• Technological advancements of Industry 4.0 are fundamentally altering our lives, work and our relationships with others.
• ‘Digital’ is the game-changer for individuals, businesses and governments, alike.
• Being skill-ready is equivalent to being job-ready.
• Learning is one of the key skills in the digital era.
Back in school… What did you think about your career?
Are you there yet?
Did you stop mid-way?
You never started?
You had no expectations?
You are beginning now?
You never gave it a thought…
You followed what your peers did…
You clearly knew what you wanted to be later in life…
You gave it a damn…
You thought unlike above…
Well! When I was in school, the only options worth considering, in line with the prevalent view, were medical or non-medical (engineering) streams. If anyone wanted to pursue commerce or humanities, it raised eyebrows. In a sense, you can say our intelligence was gauged or we were judged based on what subjects we opted in high school. This mindset was commonplace and primarily driven by a certain belief that engineering and medical professions were more rewarding and respectable than others.
Most students preferred to opt for the conventional path with the least resistance. Those who desired to pursue unconventional fields of their interest were left in a lurch and many quit even before trying. I had a deep inclination towards the fields of writing and sports but pursued none, early on. Instead, I opted for non-medical with economics as my additional subject; later graduating in B.Sc. Mathematical Sciences, and following it up with an M.B.A. in Marketing (&HR). Few of my friends did end up as engineers though.
Over these years I have understood that:
• The choices you make matter.
• Listen to advice but decide for yourself.
• What you do out of your life is no business of others.
• If you think too much about what others think, you will always be in the wrong place.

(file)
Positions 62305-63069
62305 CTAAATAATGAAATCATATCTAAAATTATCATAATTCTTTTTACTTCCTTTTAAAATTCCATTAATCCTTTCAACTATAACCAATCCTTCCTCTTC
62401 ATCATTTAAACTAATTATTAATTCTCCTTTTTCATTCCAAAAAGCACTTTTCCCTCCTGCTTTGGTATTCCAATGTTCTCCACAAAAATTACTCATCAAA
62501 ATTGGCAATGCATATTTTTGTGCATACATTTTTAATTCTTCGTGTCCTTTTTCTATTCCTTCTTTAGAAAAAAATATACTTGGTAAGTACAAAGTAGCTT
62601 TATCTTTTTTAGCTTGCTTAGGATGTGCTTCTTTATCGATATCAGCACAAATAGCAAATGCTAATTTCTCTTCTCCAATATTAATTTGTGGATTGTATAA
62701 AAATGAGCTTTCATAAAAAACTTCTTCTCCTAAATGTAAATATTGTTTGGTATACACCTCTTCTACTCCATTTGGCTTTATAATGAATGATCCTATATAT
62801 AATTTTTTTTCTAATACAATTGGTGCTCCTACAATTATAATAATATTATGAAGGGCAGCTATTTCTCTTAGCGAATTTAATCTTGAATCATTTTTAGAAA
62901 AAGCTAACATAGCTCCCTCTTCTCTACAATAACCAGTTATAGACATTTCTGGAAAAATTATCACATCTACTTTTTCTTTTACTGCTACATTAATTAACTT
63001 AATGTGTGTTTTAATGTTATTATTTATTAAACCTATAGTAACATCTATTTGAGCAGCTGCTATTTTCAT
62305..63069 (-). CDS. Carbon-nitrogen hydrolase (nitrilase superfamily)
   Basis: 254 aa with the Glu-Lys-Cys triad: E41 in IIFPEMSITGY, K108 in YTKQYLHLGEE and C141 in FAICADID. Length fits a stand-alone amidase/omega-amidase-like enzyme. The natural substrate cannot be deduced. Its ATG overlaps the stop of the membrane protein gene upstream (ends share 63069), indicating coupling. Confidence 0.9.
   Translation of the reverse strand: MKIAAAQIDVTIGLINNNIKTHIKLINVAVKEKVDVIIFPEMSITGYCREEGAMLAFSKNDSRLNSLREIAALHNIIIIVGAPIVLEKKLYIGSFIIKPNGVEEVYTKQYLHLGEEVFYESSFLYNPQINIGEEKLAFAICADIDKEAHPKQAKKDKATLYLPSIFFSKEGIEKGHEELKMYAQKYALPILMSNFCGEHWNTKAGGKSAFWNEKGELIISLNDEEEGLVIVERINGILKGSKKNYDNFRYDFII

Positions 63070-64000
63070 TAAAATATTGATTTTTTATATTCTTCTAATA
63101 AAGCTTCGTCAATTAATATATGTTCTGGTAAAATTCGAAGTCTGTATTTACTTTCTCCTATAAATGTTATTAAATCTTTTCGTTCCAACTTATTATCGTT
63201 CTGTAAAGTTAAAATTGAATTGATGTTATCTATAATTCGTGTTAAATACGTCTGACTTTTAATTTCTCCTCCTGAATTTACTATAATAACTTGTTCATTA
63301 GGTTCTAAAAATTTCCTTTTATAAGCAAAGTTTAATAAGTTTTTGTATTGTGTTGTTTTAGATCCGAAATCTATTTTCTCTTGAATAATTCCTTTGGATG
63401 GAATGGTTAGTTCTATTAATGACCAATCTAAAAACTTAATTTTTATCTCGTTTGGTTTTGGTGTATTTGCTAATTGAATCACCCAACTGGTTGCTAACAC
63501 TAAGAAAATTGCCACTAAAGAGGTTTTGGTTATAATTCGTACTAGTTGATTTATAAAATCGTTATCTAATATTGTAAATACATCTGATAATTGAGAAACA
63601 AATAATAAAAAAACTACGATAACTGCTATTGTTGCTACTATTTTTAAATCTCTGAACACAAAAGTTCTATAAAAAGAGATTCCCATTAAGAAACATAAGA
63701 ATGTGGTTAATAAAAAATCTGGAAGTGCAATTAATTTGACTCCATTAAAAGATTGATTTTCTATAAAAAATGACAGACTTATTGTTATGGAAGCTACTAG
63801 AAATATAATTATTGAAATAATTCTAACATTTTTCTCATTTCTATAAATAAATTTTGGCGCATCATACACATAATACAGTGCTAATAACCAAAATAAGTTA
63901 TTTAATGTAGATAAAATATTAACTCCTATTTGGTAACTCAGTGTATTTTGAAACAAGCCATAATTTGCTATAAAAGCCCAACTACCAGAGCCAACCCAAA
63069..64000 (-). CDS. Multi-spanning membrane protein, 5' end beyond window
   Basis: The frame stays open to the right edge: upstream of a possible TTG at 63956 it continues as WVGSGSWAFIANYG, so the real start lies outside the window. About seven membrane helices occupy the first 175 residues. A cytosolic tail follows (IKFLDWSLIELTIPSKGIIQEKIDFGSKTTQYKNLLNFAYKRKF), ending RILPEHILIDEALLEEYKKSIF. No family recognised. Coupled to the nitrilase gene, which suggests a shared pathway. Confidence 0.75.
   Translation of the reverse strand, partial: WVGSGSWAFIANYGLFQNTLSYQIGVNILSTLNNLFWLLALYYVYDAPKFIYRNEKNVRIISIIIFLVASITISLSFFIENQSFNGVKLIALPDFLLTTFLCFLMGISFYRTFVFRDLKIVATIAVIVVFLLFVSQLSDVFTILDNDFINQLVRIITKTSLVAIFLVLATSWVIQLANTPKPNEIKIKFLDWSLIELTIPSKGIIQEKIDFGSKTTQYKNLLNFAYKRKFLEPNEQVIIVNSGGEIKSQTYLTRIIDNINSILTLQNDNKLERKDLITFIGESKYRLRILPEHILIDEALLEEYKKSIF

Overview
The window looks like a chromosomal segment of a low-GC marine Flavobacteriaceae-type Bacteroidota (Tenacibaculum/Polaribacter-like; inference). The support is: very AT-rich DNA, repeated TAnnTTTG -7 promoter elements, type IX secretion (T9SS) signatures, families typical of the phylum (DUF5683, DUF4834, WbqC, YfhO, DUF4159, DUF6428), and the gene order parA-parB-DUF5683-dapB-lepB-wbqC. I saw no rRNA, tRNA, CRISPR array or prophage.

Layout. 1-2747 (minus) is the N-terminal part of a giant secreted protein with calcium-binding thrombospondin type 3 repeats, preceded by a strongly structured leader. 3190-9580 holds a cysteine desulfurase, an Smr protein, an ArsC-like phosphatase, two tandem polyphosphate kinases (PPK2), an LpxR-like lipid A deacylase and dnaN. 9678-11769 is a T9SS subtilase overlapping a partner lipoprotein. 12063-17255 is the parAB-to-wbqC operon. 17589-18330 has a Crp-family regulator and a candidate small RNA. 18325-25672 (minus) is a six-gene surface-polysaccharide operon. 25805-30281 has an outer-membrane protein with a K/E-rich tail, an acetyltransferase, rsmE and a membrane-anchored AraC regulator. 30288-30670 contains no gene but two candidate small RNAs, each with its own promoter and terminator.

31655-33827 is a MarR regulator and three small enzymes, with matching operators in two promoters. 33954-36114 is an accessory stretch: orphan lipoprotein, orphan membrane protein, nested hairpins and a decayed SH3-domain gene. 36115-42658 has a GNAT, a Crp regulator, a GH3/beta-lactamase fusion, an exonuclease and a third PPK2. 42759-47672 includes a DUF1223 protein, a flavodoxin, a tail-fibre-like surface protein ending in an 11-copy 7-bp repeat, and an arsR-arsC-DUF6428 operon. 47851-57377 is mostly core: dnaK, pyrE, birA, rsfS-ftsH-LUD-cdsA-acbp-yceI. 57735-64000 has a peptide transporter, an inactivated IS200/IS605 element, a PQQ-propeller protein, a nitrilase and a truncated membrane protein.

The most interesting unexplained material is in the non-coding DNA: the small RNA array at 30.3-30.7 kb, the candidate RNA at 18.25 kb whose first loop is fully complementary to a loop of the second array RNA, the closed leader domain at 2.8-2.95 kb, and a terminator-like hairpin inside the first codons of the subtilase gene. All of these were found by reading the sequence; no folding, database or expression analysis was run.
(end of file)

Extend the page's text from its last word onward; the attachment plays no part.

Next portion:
All in all - Life is not 0 or 1. You may be pushed to believe it is so, but it is up to you, what you make out of it. It is your life – Go for it! This is also true for your career. (Replace life with career in above…) Yes! It is your career – Go for it! Those who have come a long way building their careers, or are striving to carve out one, or still, others imagining to build their careers, all will agree – It is a lot easier said than done. Isn’t it?
We are amidst a technological revolution that is fundamentally altering our lives, our work and our relationships with one another, with each passing moment. The digital age is bringing massive changes in the nature of work, the way information is being obtained, and in the way, decisions are being made. This didn’t happen overnight. It has been following a path we never bothered to take a look at. It caught our attention, and we began exploring and talking about it, only when a lot around started to change.
Many of us still don’t know about it. Yet others, don’t consider it worth pondering – thinking it to be quite a business thing and much unrelated to our lives. Why should it concern us? Where are we headed? What should we know about it then? Pause a bit! Take a look at the infographic below:
In 2019, I decided to head to another state from Delhi by my car. Till then, I had never driven outside Delhi. I started from my home at 5.30 am and reached my destination in about 8 hours. It was sheer fun! Thanks to the GPS system that guided and suggested the fastest route to my destination.
In the middle of the pandemic, we missed going out shopping and vising our extended family and friends. Birthdays, anniversaries and other occasions to celebrate together were lonely affairs for most of us. Thanks to advancements in technology, we could still send gifts to our loved ones and order things of need right from the comfort of our homes. Work from home (WFH), schooling from home (SFH), e-meetings, e-parties...all became possible when our physical movement outside was restricted.
We have come a long way and now are in the midst of the Fourth Industrial Revolution. It is primarily driven by ‘digital’ and is fast reshaping our lives, our businesses, and the future of work. The technologies propelling Industrial Revolution 4.0 are artificial intelligence (AI), blockchain, cloud computing, quantum computing, virtual reality (VR), augmented reality (AR), biotechnology, robotics, Internet of Things (IoT), 3D printing, and many more.